Nucleic acid based detection and identification technologies provide the ability to examine the genetic as well as structural information associated with a pathogen.

Microbiome analysis can be used in combination with traditional DNA analysis techniques such as short tandem repeats (STRs) sequencing and single nucleotide polymorphism analysis to provide more robust results in cases where people are suspected of having been involved with bioterrorism or biocrime.

Polymerase Chain Reaction

Polymerase Chain reaction or PCR may be performed to amplify the quantity of DNA or RNA available from a small sample. Enzyme-linked immunosorbent assay(ELISA) can be used to identify the presence of particular proteins that are unique to some bacteria or viruses.

Common staining and microscopic assay can be used to identify the microorganisms.

Massive Parallel Sequencing (MPS), also referred to as next-generation or high-throughput sequencing, offers substantially increased speed and throughput compared with previous techniques. MPS combined with power bioinformatics techniques can identify any microbe and can even be used to characterize genetically engineered pathogens.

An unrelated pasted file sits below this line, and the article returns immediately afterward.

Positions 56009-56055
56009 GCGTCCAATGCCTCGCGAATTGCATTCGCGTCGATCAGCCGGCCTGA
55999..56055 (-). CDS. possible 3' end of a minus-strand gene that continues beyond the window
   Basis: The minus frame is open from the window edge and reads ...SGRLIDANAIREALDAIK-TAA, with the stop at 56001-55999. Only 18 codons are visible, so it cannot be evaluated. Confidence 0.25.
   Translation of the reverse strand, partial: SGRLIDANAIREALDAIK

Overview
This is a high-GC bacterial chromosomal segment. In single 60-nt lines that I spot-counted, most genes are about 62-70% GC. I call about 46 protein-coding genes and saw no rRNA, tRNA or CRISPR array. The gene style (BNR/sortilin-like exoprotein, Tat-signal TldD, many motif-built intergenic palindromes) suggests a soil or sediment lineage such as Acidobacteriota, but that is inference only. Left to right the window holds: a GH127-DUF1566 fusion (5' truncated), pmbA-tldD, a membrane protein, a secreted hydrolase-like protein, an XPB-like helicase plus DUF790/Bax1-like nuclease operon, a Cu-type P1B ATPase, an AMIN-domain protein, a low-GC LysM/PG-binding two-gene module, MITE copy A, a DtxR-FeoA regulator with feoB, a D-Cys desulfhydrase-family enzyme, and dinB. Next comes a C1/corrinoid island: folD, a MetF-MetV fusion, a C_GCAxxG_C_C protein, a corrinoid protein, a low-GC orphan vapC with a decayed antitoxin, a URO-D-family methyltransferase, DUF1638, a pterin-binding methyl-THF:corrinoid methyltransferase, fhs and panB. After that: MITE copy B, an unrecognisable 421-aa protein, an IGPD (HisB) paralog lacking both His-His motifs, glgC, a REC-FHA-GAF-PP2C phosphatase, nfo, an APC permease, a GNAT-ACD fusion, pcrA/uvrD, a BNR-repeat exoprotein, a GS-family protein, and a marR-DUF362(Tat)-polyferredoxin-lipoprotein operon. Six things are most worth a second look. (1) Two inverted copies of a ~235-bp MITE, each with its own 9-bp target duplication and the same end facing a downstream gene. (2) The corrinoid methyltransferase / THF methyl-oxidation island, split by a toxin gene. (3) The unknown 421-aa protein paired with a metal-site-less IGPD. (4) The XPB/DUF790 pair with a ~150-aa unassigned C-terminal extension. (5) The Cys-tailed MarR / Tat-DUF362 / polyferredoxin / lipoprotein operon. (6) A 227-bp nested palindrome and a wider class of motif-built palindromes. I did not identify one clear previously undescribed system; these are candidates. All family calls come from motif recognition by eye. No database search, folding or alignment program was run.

Mass spectrometry is also useful in identifying many non-nucleic acids (proteins, carbohydrates, lipids, peptides, inorganic metals and organic metabolites) that may provide clues to microbial identity, origins and production processes.

Challenges in Microbial Forensics 

Researches have shown that although there are a lot of advancements in the technologies in microbial forensics, there is still scope of improvements in certain areas. These can be:

  • Developing techniques to obtain sufficient information about the microorganisms and also distinguishing between accidental, intentional or natural microbial outbreaks.
  • The efforts made in the field of microbial forensics and public health should be leveraged to improve worldwide accessibility to molecular diagnostic methods and to fine tune the bioinformatics and statistical techniques used to assess evidence.
  • Shortening the duration of the identification process by creating more rapid, cost effective, and robust sequencing methods, implementing technical training more widely and compiling all information on protocols that are currently in place along with the details of their validation status.

Conclusion 

Microbial forensics is an emerging field that combines microbiology and forensic science. The combination of both the fields provides means for investigation against biothreats.

The sophisticated analytical tools and knowledge of microbial forensics can provide investigative leads and help determine the responsible individual(s) for the biocrime, the source of the bio weapon, and how and where the bio weapon was produced.

Though many advanced techniques are present for investigating biothreats, a lot more research and improvements are required in this field to protect the world from biothreats.